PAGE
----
Dovish Fed Holds Rates Steady, Powell Signals Further Support
Federal Reserve projects GDP to grow by 6.5% in 2021 with the Fed maintains its dovish stance amid support in economic activity.
*Sage FX would like to state that traders should research extensively before following any information given hereby. Any assumptions made in this article are provided solely for entertainment purposes and not for traders to guide or alter their positions. Please read our Terms & Conditions and Risk Disclosure for more information.
- Federal Reserve projects GDP to grow by 6.5% in 2021
- The Fed to maintain its dovish stance amid a pickup in economic activity
The Federal Reserve kept rates unchanged near zero and confirmed it will maintain the ongoing monetary policy as it continues the bond-buying program. Federal Reserve Chairman Jerome Powell, in his press conference on Wednesday, pledged the central bank will continue “to provide the economy the support that it needs for as long as it takes”.
The Fed chief announced in the opening statement, published on Wednesday, he expects the bank to maintain interest rates at 0.25% until at least 2024. The Federal Reserve also vowed to use “full range of tools to support the U.S. economy in this challenging time, thereby promoting its maximum employment and price stability goals,” according to the FOMC statement.
At the end of the two-day meeting of top Federal Reserve officials, it became clear that the Fed will maintain its dovish stance, even as the economic outlook improves. Jerome Powell cautioned that a full recovery is still far away and until then, many challenges and uncertainties require the Fed to maintain its ultra-loose monetary policy.
US Economic Outlook: Expansion on the Horizon
In his speech, Jerome Powell highlighted the positive developments due to the rapid action by Congress and the lowered coronavirus daily cases but warned against complacency. He also said that the path of the economy is strongly dependent on the course of the virus. Fed chair Powell and his colleagues upgraded their economic outlook and forecasted 6.5% growth this year, up from the projected yearly growth of 4.2% in December. If met, it would be the fastest economic expansion for the last 40 years.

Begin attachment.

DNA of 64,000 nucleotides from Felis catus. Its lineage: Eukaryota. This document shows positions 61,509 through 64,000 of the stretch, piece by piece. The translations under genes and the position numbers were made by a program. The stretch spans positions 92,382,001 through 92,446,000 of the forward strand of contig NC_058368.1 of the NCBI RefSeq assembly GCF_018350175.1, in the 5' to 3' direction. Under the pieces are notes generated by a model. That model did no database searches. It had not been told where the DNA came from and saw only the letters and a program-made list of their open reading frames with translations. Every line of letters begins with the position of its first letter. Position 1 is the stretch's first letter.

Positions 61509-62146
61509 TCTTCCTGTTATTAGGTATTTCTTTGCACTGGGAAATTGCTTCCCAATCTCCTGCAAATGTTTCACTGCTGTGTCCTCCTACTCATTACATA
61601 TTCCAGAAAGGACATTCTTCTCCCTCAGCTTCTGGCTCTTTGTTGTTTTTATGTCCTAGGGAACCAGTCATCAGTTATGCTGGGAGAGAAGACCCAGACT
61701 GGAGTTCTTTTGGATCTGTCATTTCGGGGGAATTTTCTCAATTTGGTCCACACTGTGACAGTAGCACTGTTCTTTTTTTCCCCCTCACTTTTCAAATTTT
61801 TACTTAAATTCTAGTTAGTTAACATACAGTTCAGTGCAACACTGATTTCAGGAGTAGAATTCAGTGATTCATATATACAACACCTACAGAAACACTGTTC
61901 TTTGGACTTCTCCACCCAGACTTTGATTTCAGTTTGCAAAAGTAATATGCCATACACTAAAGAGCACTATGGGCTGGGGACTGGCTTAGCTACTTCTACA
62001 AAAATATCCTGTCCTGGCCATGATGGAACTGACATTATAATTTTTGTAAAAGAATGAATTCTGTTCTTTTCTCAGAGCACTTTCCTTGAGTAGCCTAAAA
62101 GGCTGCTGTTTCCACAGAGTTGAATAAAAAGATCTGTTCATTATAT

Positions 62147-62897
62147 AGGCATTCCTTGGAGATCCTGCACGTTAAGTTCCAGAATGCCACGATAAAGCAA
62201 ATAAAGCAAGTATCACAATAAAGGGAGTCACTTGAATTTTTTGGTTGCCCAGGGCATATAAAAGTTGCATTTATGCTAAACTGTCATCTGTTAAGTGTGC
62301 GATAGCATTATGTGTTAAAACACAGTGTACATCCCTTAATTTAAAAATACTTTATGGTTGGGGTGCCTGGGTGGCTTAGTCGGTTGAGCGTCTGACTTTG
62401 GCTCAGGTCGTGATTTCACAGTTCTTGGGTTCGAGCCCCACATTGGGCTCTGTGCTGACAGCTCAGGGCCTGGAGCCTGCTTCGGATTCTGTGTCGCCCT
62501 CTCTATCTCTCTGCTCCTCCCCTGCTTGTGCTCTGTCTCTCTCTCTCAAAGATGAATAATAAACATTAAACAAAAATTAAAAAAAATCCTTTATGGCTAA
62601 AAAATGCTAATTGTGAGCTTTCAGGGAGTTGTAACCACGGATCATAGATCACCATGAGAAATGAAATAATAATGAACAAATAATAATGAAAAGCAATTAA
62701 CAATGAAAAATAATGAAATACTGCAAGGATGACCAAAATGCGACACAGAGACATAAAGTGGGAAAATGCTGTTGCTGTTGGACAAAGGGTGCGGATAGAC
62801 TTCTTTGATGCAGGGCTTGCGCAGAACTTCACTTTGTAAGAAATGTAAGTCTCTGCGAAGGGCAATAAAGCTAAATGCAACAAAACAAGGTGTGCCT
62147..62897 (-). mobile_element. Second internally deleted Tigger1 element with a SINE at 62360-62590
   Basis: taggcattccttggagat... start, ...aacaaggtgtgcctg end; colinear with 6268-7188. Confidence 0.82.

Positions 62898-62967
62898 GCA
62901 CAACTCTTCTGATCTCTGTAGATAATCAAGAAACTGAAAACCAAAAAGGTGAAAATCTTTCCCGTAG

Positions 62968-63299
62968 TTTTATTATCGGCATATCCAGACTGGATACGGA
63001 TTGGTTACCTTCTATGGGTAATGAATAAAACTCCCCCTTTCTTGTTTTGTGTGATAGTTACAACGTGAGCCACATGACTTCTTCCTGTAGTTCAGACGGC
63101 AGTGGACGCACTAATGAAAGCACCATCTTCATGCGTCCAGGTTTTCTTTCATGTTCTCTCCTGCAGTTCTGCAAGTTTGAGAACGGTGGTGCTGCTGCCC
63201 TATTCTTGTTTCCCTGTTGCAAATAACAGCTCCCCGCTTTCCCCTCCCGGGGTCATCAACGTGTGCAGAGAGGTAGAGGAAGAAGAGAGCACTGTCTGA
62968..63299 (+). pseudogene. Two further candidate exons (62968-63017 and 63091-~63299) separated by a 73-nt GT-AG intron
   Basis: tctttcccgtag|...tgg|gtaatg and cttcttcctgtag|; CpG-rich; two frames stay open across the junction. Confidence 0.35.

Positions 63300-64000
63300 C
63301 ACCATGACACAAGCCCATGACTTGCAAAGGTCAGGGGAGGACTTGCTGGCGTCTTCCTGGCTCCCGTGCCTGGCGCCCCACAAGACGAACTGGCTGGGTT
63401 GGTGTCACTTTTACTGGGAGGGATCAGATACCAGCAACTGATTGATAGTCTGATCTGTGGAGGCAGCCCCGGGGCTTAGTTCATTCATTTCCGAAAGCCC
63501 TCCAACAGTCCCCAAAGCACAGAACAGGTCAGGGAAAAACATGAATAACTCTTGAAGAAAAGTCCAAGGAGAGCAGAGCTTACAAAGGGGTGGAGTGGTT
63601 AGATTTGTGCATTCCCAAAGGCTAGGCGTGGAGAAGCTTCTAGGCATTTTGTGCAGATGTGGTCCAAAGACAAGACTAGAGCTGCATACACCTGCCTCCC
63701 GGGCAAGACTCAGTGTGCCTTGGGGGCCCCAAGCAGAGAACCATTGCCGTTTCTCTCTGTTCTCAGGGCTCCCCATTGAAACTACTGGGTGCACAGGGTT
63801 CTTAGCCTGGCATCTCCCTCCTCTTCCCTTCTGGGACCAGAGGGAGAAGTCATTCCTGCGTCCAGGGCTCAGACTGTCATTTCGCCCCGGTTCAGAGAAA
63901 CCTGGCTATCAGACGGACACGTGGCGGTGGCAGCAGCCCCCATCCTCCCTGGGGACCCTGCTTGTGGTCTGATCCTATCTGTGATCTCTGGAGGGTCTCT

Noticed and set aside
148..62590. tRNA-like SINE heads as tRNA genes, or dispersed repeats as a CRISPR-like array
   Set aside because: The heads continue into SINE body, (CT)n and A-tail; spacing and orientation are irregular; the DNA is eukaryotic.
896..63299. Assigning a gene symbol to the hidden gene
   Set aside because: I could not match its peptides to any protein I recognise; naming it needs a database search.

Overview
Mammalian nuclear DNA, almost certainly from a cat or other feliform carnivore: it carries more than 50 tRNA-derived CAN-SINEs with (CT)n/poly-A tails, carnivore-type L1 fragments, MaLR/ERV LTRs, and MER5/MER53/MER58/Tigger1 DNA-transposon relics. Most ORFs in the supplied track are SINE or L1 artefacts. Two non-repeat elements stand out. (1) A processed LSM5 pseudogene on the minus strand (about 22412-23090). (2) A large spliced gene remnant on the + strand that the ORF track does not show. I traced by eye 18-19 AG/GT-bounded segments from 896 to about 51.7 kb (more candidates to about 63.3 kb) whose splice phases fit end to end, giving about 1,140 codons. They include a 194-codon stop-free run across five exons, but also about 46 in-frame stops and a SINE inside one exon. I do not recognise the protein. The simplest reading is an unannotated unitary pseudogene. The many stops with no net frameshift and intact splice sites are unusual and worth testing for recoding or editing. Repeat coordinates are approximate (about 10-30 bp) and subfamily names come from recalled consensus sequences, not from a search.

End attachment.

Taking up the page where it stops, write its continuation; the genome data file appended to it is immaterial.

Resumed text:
The Fed also predicted a lower unemployment rate, 4.5% by end of the year instead of 5%. The central bank expects a short-lived bump in consumer prices that could lift the core personal consumption expenditure inflation to 2.2% this year. In 2022, the Fed projects PCE inflation to drop back to 2%.
“Following the moderation in the pace of recovery that began toward the end of last year, indicators of economic activity and unemployment have turned up recently, although the sectors of the economy most adversely affected by the resurgence of the virus and by greater distancing remain weak”, Jerome Powell said, noting that the fiscal actions by President Biden have provided “essential support to households, businesses, and communities”.
Even amid a modest pickup in economic activity, improving market conditions, and progress on vaccinations as well as recent fiscal policy, the central bank reiterated it will continue to buy bonds at the rate of $120bn per month until it sees “substantial further progress”.
The economy, by February, remains far below the Fed’s goals. Even after 379,000 jobs were created in February, there are 9.5 million jobs less compared with a year ago. Following Mr. Powell’s commentary, the stock market climbed while the 10-year Treasury yield eased from recent highs. The 30-stock Dow Jones Industrial Average index closed above 33,000 for the first time, up 0.58% on the day to close at 33,015. The broad-based S&P500 notched a gain of 0.29% and ended the session at 3,974 points. The tech-
heavy Nasdaq Composite rose 0.40% and finished at 13,525. Equity futures on Thursday point to the upside.